Sunday, June 30, 2013

The Germans have it Right

The Germans have it right, as does the rest of the EU.  On hearing the NSA is spying on them, they were deeply angry.  They didn't say "I have nothing to hide," because they know better. 

What did they say?  Something that should make us ashamed of what we've allowed to happen in the U.S.
Given our history, we Germans are not willing to trade in our liberty for potentially better security.  (From Germans Loved Obama. Now We Don’t Trust Him. by Malte Spitz)
That should shame Americans, because we were warned a century and a half before the Germans learned their painful lesson.  "They who can give up essential liberty to obtain a little temporary safety, deserve neither liberty nor safety."  (Benjamin Franklin, February 1775 and published in his memoirs, also used earlier in 1759 as a motto on a title page as "Those who would give up Essential Liberty to purchase a little Temporary Safety, deserve neither Liberty nor Safety.")

We're far removed from the events that caused our founders to fear big government so much that they did everything they could think of to hobble government power, initially limiting it so much that the Articles of Confederation fell apart.  We're painfully relearning what they saw first hand:  rulers seek their own power, wealth and security of position no matter what.  Only constant vigilance can prevent it.

Let's hope it doesn't take repeating Germany's mistakes to wake Americans up.


tom said...

I don't have much hope for turning back the tide of the intelligence state/industry, because

1)as of now, the majority of Americans don't have a problem with it - likely because they are less engaged, inclined to "just let people do their jobs", etc.

2) the political elite is thoroughly behind this in a bipartisan manner. For all that divides the parties, there is, in fact, much more they agree on. Gathering as much intelligence as possible on anyone possible is one of those things. After all, this was "legal" in that it was authorized by Congress.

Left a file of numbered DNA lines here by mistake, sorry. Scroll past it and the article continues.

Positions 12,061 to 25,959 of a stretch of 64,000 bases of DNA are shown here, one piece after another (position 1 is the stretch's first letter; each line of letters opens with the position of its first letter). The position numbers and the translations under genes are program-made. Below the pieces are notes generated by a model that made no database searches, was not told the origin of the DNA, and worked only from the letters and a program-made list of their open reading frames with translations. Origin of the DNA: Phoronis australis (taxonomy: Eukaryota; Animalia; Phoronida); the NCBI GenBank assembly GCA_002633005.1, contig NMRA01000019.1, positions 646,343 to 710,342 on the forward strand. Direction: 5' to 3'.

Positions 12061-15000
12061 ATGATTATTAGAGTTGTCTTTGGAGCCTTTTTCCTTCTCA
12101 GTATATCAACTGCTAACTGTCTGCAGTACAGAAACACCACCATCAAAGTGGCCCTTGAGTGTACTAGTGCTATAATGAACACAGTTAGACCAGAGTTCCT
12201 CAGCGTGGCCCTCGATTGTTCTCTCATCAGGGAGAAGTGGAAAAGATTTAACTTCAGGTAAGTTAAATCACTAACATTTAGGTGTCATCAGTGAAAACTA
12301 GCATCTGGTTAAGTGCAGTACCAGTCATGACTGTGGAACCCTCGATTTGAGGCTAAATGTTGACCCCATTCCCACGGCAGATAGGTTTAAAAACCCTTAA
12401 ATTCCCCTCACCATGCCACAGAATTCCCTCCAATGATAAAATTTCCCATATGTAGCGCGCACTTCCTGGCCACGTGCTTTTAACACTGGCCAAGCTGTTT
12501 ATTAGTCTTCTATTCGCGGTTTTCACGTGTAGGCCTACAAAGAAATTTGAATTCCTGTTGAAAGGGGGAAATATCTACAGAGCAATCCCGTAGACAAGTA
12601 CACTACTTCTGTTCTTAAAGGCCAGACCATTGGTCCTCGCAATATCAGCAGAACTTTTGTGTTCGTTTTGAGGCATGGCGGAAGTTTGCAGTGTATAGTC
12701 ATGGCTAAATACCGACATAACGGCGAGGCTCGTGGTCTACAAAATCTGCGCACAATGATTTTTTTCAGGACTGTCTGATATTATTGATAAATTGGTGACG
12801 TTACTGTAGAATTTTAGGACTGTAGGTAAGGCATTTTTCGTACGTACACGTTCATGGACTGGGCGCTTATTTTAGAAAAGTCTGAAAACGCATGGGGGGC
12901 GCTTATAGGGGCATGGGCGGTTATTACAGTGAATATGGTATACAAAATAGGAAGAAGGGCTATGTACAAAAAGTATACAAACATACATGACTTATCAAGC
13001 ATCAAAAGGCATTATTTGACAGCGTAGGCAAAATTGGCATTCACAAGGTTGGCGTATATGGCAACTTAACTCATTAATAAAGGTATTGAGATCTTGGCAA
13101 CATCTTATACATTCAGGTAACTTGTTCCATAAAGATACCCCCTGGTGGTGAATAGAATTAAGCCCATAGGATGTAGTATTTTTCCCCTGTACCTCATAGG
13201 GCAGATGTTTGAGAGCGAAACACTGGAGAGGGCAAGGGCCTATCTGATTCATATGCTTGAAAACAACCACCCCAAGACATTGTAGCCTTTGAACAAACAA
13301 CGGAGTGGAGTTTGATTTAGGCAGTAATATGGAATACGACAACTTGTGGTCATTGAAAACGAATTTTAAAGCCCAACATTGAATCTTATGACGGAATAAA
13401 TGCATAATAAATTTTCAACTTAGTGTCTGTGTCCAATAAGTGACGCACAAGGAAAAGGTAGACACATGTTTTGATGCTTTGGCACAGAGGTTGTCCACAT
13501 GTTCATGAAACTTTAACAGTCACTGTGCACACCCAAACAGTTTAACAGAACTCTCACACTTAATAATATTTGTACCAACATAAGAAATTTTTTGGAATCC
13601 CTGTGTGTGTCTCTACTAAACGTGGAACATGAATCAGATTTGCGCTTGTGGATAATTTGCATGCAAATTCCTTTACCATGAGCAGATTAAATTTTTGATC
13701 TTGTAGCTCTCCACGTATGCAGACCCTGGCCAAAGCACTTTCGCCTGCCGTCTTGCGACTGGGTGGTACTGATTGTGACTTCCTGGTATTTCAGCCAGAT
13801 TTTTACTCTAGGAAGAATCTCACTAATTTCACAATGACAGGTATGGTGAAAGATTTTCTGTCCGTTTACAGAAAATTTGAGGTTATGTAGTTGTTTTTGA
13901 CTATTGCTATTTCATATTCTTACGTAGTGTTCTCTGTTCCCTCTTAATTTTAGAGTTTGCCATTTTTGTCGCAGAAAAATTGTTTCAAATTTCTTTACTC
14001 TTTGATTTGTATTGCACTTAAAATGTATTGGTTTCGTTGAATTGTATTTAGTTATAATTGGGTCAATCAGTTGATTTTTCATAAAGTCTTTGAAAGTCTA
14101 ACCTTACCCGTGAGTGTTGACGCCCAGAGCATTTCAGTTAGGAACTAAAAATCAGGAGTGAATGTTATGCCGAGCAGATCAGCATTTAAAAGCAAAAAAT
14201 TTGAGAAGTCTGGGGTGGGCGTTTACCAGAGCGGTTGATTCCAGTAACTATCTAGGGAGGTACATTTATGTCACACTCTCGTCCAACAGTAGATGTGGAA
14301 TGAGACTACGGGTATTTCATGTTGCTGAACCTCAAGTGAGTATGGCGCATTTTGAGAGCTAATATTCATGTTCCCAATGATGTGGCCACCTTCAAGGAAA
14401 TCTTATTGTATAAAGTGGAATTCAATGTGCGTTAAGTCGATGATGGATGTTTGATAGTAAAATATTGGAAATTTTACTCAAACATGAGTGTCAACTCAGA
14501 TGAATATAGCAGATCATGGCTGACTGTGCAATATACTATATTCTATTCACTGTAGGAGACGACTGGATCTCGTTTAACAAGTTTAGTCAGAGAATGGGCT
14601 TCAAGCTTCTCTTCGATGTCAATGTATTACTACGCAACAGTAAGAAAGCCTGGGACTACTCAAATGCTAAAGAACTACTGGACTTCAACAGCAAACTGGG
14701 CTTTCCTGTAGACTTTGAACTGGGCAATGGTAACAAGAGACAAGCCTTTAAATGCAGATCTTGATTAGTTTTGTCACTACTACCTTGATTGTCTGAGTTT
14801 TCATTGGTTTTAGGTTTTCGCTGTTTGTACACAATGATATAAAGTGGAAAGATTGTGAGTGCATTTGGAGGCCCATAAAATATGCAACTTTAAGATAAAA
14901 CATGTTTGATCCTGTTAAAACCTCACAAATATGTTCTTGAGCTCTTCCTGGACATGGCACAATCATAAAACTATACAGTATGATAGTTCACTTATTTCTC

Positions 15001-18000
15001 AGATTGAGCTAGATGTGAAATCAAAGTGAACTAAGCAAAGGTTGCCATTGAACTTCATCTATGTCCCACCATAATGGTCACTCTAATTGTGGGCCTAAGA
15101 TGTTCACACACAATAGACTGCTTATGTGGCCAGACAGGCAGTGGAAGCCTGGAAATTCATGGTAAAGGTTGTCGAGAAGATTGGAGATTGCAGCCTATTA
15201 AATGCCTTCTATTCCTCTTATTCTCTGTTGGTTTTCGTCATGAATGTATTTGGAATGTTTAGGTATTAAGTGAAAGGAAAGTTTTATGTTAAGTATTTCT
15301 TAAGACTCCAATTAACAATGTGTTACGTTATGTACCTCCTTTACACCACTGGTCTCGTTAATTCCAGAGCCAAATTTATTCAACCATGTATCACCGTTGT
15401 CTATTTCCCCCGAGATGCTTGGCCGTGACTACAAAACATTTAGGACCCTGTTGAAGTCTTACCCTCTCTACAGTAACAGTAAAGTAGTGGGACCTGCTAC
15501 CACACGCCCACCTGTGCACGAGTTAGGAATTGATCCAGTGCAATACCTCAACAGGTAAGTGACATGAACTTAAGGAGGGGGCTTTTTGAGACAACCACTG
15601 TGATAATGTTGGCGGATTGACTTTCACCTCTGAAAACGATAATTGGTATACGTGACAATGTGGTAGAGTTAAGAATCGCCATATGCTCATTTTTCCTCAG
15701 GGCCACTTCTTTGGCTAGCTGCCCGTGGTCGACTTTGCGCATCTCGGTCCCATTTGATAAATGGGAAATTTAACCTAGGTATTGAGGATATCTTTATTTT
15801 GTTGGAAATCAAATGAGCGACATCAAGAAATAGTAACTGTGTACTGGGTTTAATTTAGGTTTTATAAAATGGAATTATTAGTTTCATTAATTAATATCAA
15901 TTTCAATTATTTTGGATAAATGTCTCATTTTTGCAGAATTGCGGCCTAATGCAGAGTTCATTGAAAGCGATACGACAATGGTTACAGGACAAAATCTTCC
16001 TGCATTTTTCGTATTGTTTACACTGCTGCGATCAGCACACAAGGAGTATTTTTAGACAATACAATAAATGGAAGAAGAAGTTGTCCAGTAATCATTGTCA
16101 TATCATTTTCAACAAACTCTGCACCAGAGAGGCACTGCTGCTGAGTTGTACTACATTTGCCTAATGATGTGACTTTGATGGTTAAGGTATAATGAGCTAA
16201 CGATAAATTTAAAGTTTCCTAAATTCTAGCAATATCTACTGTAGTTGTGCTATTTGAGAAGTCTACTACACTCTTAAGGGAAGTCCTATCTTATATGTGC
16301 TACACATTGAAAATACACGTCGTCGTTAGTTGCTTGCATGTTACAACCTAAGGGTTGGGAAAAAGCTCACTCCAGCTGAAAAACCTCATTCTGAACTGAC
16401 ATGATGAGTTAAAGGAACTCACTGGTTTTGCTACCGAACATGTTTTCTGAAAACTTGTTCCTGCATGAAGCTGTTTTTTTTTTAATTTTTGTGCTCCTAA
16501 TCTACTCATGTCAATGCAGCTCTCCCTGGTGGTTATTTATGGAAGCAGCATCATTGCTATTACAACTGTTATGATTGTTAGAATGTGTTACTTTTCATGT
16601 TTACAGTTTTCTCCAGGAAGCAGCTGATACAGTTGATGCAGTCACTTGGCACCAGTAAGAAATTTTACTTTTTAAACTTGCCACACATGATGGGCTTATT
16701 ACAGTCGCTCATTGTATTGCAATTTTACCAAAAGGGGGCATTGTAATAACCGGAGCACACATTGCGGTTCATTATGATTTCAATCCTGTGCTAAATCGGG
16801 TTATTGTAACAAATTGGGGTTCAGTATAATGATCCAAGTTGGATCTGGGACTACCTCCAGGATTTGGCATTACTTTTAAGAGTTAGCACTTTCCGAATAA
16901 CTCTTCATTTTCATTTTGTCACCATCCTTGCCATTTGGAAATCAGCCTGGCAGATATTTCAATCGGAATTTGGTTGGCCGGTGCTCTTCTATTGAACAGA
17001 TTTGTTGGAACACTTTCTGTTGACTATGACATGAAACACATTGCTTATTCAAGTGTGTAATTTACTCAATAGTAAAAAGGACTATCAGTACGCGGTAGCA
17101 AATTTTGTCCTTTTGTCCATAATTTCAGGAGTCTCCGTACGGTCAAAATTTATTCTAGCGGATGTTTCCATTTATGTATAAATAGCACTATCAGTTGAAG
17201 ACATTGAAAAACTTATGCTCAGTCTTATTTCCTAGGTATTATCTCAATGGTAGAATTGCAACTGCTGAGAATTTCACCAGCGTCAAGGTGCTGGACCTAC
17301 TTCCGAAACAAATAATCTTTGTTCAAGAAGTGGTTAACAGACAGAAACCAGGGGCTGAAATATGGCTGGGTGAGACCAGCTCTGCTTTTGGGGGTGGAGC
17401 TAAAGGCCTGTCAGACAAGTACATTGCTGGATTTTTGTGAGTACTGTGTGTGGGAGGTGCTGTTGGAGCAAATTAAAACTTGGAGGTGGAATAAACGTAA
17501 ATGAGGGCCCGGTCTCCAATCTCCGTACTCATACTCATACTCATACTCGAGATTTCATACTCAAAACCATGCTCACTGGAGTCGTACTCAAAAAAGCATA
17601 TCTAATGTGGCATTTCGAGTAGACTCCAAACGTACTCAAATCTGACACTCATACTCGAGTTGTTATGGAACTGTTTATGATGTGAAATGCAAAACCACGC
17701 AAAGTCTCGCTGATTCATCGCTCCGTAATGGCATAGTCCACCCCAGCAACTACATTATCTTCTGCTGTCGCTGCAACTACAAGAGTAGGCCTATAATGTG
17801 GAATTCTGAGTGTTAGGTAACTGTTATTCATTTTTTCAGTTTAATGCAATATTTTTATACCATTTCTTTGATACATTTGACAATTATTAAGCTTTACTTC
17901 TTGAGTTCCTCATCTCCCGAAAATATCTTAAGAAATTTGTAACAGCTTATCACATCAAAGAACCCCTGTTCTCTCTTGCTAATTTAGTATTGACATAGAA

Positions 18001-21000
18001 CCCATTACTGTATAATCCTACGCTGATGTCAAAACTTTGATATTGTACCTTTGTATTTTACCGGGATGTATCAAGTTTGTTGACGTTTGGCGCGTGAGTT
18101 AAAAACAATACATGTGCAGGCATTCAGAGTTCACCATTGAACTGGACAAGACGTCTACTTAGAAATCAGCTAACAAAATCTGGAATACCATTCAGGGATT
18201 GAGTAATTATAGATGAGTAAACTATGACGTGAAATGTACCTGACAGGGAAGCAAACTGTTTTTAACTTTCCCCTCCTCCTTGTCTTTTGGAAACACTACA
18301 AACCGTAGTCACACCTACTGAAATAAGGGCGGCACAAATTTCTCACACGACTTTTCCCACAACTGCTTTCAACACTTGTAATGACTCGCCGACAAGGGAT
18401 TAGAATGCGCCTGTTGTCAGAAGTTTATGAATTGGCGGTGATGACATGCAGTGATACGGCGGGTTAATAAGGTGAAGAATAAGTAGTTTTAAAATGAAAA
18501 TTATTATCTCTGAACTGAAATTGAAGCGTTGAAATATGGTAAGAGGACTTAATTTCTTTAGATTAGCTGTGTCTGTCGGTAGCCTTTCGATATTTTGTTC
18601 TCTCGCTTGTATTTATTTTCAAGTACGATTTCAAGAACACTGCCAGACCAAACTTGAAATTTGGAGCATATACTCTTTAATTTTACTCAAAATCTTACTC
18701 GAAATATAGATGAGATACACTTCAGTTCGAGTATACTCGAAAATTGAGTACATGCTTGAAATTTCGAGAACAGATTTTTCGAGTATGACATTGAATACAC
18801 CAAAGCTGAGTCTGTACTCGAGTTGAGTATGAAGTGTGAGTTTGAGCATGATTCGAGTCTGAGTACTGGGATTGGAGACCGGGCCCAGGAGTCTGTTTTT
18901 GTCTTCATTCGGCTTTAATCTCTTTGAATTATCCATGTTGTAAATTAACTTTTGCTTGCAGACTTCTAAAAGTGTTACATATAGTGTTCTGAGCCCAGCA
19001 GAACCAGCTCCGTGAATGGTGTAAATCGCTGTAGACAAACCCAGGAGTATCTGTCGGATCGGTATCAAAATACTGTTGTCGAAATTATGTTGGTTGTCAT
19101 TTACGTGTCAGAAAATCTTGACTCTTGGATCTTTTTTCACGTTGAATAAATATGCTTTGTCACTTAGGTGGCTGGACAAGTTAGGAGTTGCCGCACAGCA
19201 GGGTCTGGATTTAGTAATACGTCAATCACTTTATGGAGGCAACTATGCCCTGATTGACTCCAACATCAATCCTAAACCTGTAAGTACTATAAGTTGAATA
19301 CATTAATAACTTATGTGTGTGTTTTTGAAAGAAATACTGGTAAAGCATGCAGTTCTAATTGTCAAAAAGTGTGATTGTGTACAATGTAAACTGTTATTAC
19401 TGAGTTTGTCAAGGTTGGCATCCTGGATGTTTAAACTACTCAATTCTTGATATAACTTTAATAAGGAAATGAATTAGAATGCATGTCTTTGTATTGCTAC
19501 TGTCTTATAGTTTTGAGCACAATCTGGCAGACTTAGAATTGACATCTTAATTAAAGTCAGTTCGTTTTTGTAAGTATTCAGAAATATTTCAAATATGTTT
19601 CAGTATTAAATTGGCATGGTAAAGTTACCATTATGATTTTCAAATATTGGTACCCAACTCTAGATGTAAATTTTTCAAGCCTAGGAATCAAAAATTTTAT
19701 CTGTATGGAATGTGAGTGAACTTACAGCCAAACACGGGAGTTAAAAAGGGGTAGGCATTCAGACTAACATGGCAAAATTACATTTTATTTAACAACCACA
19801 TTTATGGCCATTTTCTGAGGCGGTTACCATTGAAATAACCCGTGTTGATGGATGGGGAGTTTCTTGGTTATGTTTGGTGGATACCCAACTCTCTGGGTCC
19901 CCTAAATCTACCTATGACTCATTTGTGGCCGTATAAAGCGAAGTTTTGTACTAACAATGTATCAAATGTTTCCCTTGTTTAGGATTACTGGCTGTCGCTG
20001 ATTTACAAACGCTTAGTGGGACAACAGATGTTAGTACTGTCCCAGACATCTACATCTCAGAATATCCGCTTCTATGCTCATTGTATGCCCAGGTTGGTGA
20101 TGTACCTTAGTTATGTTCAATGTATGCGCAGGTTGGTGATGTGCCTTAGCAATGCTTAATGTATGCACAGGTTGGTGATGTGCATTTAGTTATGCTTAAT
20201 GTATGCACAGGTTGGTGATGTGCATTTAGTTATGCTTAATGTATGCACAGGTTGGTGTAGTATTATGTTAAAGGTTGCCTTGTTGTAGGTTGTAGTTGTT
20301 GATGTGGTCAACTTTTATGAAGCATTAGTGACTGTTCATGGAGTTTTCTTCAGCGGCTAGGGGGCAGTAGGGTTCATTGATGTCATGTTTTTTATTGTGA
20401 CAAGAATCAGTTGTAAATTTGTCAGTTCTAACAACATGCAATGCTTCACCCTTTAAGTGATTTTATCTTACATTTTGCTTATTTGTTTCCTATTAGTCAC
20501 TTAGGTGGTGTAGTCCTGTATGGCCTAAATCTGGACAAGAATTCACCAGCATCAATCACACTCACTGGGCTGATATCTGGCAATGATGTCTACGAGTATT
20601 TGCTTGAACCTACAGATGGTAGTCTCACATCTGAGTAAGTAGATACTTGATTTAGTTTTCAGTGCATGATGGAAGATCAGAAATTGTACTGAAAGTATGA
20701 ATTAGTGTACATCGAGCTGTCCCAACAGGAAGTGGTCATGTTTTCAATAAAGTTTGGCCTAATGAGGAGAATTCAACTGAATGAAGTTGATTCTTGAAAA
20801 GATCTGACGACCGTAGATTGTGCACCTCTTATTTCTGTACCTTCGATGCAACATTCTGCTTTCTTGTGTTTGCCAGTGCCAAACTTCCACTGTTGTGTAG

3) and related to 2, there's a whole lot of money flowing to private contractors related to the spying (like Snowden's employer). Ain't no way that money's getting cut off. It doesn't matter who gets elected. They'll fall in line.

The only way it could be turned back is if civil liberties types of all stripes put aside other differences (namely abortion, welfare-state, etc) and focused for 20 or 30 years on opposing the intelligence state. That's not going to happen either.

That said, I don't know that Germany's 20th century problems stemmed so much from a liberty/security dichotomy. I guess it depends partially on which mistake you're thinking of. I suppose if one's primary motivation for embracing Hitlerism was motivated by fear of Communism, it might apply. But Hitler's a pretty touch act to follow. (I don't buy the "Hitler was an evil genius" idea - he was a moron who thought killing off his talent while invading the Soviet Union would be an excellent way to do things - his successes are a credit to the people he had working for him, if we want to give credit as such).

The more interesting mistake was that of the DDR - the belief that you could perpetually clamp down on dissent through total surveillance and intimidation. In so far as Americans are only incidental victims of NSA surveillance, it probably really isn't a big deal... they'll get away with it in perpetuity. But it's not going to work against the primary targets (Muslim terrorists) and if the surveillance state ever really does take a hard turn towards clamping down on internal dissent, it won't work against Americans either - at least not forever. After all, the point isn't to provide security. The point is to keep the money flowing and look like you're doing something useful... like the TSA.

Andrew said...

As indication of how universal the dislike of surveillance, I largely agree, especially point 2.

With regard to the security/liberty dichotomy, you should comment on Malte Spitz's column as well. The author might clarify.